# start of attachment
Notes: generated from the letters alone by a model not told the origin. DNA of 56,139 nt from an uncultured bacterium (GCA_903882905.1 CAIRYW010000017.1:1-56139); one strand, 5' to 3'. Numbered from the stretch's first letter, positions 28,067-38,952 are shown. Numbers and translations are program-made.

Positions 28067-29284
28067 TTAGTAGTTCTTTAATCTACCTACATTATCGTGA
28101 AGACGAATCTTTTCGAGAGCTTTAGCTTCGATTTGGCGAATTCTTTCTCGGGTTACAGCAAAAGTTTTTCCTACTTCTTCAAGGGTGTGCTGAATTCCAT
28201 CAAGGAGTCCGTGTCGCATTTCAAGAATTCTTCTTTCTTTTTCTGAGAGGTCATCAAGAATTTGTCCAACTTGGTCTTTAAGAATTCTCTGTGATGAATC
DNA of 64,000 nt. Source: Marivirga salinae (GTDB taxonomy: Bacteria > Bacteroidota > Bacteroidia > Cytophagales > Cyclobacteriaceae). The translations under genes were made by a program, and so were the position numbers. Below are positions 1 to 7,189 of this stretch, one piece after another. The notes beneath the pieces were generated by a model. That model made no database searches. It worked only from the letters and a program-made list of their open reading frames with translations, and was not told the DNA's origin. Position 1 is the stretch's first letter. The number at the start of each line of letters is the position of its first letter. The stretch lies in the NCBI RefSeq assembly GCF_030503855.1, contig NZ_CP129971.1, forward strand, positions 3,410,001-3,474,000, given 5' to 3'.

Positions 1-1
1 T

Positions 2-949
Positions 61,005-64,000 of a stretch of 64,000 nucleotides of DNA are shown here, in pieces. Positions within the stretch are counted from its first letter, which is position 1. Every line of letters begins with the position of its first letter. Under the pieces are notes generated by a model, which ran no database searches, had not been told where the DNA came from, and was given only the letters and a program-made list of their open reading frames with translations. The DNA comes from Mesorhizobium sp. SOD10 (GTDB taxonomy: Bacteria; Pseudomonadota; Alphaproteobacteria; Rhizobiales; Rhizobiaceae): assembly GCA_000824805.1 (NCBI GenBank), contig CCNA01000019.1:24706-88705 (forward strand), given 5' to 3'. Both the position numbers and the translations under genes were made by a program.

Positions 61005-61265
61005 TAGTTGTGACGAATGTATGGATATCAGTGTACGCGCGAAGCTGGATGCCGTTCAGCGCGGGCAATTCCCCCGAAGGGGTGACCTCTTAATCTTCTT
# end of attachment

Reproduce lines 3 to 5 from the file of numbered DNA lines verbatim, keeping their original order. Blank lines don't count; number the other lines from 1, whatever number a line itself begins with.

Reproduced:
28067 TTAGTAGTTCTTTAATCTACCTACATTATCGTGA
28101 AGACGAATCTTTTCGAGAGCTTTAGCTTCGATTTGGCGAATTCTTTCTCGGGTTACAGCAAAAGTTTTTCCTACTTCTTCAAGGGTGTGCTGAATTCCAT
28201 CAAGGAGTCCGTGTCGCATTTCAAGAATTCTTCTTTCTTTTTCTGAGAGGTCATCAAGAATTTGTCCAACTTGGTCTTTAAGAATTCTCTGTGATGAATC